In Charge of Fun

Words written in novel so far: 17,770

Games of Apples to Apples my dad won yesterday: 1 (he was very proud)

Days until Fathers’ Day: 1

When I was growing up, my dad was the Executive in Charge of Fun for our family.

During the work week, he got up early, spent ungodly amounts of time driving to work in downtown Atlanta, and came home hoping to disappear behind a newspaper. Many nights found him asleep on the recliner. Or asleep on the floor. (He insisted he was doing The Sponge as a yoga move.)

But recreation was Dad’s specialty. I mentioned the sailboat yesterday; that was an ongoing treat. But he also took me to the circus, to various and sundry museums and out to eat at restaurants with white tablecloths and shrimp creole.

When it was time to plan vacation, Dad talked to people and researched the heck out of it. And this was before the Internet, people.

We traveled all over the Southeast, touring historic homes, jumping in the ocean and obsessing over the Wright Brothers, his favorite. In the days before digital cameras, we visited Charleston and came home not with photos of The Battery or horse-drawn carriages, but a series of pelicans. Flying. And landing. And flying again.

By the time I was 14, I could correct the tour guide at any antebellum home about why the houses didn’t have closets.

There might have been a bad moment in the Florida Keys when we got out of the boat that took us snorkeling.

I was so excited. “Didn’t that coral feel so weird?”

My dad just looked at me. “You weren’t supposed to touch the coral.”

“Yes, we were. The guide said, ‘be sure to touch the coral.'”

“He said, ‘don’t touch the coral. People are destroying the coral reefs by touching and killing them.'”

“Oh.”

Tomato, to-mah-to.

Anywhoooo, my dad was also the one who worried over guided my college and career choices. When I started getting apathetic in sixth grade math, he took the family on a tour of colleges and quoted SAT and grade point average numbers to me.

When I showed an interest in planning events, he took me out to lunch with an executive who was helping him orchestrate a conference.

When I applied to colleges and considered going to a secondary one because my friends were going there, he said, “Okay. But there is nowhere more beautiful than Chapel Hill in the fall.”

There is nowhere more beautiful than Chapel Hill in the fall. I was there.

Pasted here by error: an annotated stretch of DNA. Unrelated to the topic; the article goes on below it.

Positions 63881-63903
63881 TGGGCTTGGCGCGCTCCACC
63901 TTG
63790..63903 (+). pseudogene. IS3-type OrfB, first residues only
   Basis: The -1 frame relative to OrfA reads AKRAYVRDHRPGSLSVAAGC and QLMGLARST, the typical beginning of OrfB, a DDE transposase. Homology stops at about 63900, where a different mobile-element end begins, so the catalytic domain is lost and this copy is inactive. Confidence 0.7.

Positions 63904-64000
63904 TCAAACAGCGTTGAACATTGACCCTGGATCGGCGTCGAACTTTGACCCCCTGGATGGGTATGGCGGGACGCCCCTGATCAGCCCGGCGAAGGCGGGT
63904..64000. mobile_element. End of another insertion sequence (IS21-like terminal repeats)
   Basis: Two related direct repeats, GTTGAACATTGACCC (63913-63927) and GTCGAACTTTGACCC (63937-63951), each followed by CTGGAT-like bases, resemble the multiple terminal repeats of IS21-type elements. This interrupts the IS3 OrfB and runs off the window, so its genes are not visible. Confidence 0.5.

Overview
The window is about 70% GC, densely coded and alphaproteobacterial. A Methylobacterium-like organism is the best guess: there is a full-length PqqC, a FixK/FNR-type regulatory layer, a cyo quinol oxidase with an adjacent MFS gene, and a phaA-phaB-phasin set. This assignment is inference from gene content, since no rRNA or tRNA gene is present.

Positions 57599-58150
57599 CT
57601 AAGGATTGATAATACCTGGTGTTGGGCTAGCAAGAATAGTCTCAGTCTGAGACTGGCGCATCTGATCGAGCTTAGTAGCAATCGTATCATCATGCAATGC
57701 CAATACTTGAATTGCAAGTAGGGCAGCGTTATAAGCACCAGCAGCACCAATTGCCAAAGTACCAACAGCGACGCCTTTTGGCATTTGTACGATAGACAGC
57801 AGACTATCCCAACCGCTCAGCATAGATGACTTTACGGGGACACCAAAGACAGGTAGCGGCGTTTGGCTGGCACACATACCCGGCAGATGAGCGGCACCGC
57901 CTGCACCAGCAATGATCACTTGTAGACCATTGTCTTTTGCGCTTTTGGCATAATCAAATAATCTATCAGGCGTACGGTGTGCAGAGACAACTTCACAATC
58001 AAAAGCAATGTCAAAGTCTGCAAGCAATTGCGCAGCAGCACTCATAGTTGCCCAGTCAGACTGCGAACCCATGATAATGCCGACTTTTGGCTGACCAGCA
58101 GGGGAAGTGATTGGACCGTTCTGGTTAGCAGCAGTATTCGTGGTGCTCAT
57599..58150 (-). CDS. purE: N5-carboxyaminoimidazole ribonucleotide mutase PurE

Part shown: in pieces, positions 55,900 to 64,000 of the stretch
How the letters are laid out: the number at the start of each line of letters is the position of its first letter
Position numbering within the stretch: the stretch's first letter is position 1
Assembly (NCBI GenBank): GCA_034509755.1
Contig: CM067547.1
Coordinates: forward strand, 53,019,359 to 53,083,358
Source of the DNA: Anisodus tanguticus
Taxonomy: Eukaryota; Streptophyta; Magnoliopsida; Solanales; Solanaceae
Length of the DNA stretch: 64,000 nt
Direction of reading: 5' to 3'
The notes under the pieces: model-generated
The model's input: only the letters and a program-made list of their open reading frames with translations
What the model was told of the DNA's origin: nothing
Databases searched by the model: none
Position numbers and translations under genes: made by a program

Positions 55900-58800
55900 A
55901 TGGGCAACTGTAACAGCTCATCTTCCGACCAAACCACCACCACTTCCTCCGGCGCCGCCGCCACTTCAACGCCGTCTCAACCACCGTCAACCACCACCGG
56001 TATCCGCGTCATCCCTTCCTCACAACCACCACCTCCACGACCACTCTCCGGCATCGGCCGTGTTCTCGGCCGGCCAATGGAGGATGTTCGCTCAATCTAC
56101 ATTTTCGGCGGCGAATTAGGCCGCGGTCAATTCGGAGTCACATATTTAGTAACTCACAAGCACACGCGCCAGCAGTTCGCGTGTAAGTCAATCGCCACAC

And when I started writing in earnest, he was the one person who read every word. Every single word.

Thanks, Dad. Happy Fathers’ Day!

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Lovely Day

Just call me the crazy, flower-loving lady. That, or Queen of No, which I am also loving right now.

Milkshakes consumed today: 1

Answers to faux, fifth grade end-of-grade test I almost got wrong: 1

Perfect temperature outside right now: 68

Do not, I repeat, do not tell my children or my husband that I had a Goodberry’s chocolate milkshake for lunch today.

I do not advocate poor nutritional choices. But seriously. It is a big, puffy cloud day with a gentle breeze and bright sunshine, and I did not have time to create a nutritionally balanced salad with homemade salad dressing. Do not judge me.

I remember back when I was just out of college, and my good friend and her roommate decided to drive six hours and visit me over Labor Day weekend. The weather was just like today… for three days. If you have never been in Chapel Hill when the weather is perfect, you have not yet lived.

We spent the entire weekend outside, drinking margaritas on the deck at Pantana Bob’s, walking around campus, eating good food that I normally couldn’t afford…

And I wanted to say, a la Julie Andrews in Sound of Music, spinning around in a traditional German skirt thing, “Why yes, I have ordered up exactly the perfect weather for your visit. In fact, we Chapel Hillians live in relative perfection 364 days of the year.”

Those three days almost made up for the fact that I was living below poverty level in a brick apartment on the first floor with walls that had not yet been acquainted with insulation. And that the guy who lived above me owned both a waterbed and a shotgun. I didn’t know about that yet. More on that in a later post.

But I digress.

Today is the most gorgeous day. The lilies are blooming outside my office window, and the mockingbirds are fighting each other off as one after another tries to invade the Woodman turf. Our mockingbird is stronger than your mockingbird, dude.

This morning, I wrote an article and then spent an hour “helping” a few fifth graders with mock end-of-grade tests. We read passages about how to construct owl luminaries, why beekeeping is an interesting hobby and how Laura Ingalls Wilder used to respond to every fan letter she received.

I almost missed an answer. But ha! I had the answer key and quickly covered up my adult-ish erroneous response. I explained, in a responsible, teacher-y way, why “C” was in fact the right answer, even though, trust me, “A” would have worked just fine.

Then, I rushed to the library and had 15 minutes to grab “lunch.”

Let me tell you: sitting outside on a gorgeous day sipping gulping a chocolate milkshake may be one of those “what would you do on your last day on earth” things.

And then, because I was on such a sugar high, I didn’t even start crying when they told me my favorite contact lenses, the ones that it took five years for me to settle on because I have that annoying dry eye problem, aren’t being made anymore. And remember, I don’t really have any tears, so…

Better just to enjoy the perfect weather. I’m using all my karmic bank account to try to order up some perfect weather stuff for when my father-in-law and stepmother-in-law visit in June. If they’re lucky, they can join me at the outside seating at Goodberry’s.